Ø The majority of HWOSC members were in favour of setting up a panel looking at autism services for children and young people.
Bullying in Schools
Ø There should be at least one young person on the panel.
Ø All HWOSC members were in favour of setting up a panel looking at bullying in Brighton and Hove schools.
43.7 RESOLVED- that panels be set up to look at (a) autism services for children and young people and (b) bullying in Brighton and Hove schools.
44.1 Anne Foster and Dr Becky Jarvis from the Clinical Commissioning Group (CCG) presented the report on Mental Health acute beds. To give some additional background, Brighton and Hove’s spend on Mental Health services is similar to other cities with a similar size need, but this does not necessarily mean that money is being spent in the right place. There is a move toward more preventative, community based service provision, as can be seen in the report.
44.2 Questions and comments included:
Ø How many people were being sent outside the city?
93% of service users were able to access a bed in the city; there are on average two admissions a day to Millview. However, some types of inpatient care are not available in the city- eg for female psychiatric intensive care – so the figures have been adjusted accordingly.
Ø It would be useful to see the readmission rates for service users in the city to see whether this provides any information.
Re-admission rates are one of the key metrics monitored by the clinical review group. A re-admission audit has been undertaken to find out more about re-admission rates. However the numbers are small so it was not possible to draw any firm conclusions from the audit. Further scoping work is being undertaken to assess the merits of further more detailed audit work.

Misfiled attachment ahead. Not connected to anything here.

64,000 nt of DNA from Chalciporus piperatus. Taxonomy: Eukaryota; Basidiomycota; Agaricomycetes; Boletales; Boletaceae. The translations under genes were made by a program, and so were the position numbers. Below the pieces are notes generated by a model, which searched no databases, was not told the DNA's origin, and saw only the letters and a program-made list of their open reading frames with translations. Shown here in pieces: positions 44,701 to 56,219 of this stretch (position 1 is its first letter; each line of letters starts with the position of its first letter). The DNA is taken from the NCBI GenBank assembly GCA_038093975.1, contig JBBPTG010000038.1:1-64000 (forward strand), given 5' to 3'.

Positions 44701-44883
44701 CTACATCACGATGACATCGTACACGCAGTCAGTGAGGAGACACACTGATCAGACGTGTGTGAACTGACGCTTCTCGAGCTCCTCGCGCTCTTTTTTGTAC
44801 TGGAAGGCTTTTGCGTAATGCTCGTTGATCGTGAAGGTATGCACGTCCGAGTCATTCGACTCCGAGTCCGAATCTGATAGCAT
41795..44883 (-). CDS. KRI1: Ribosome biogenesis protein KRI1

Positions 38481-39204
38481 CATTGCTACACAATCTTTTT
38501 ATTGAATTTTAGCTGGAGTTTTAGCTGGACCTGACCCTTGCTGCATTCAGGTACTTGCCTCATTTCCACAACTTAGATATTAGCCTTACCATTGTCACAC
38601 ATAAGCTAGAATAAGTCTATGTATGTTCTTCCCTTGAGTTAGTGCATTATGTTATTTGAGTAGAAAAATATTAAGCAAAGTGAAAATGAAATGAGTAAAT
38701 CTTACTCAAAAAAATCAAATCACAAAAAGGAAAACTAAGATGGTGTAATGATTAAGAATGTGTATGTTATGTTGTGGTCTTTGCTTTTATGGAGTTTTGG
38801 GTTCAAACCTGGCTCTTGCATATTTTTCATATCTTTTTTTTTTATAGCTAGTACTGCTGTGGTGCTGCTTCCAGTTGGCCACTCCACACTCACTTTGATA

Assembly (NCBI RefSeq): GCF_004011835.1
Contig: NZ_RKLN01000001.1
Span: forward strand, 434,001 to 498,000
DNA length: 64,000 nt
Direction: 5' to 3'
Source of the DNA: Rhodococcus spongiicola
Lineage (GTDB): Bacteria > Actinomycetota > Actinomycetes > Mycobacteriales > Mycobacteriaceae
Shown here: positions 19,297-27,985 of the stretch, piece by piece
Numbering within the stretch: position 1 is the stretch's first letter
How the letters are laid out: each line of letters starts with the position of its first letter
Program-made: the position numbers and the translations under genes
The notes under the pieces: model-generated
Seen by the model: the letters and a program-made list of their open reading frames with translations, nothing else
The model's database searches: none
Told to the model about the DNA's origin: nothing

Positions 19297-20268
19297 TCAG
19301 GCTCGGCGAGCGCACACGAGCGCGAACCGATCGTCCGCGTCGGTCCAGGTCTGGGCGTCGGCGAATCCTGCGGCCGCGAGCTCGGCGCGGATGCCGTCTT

Ø When will the new care coordinators be in place?
The posts are out to recruitment now.
44.3 The Chair concluded that it was good to see extra investment going into mental health services. The HWOSC would look forward to seeing the changes going forward.
45.1 Linda Harrington, Commissioner, presented the report on Mental Health accommodation with support.
45.2 The service review gave a number of key findings including the need for 100 extra units of accommodation with support, especially for high complex needs. The review also found huge outliers of costs for 19 current units of accommodation. This funding is to be reallocated to provide 120 units of accommodation.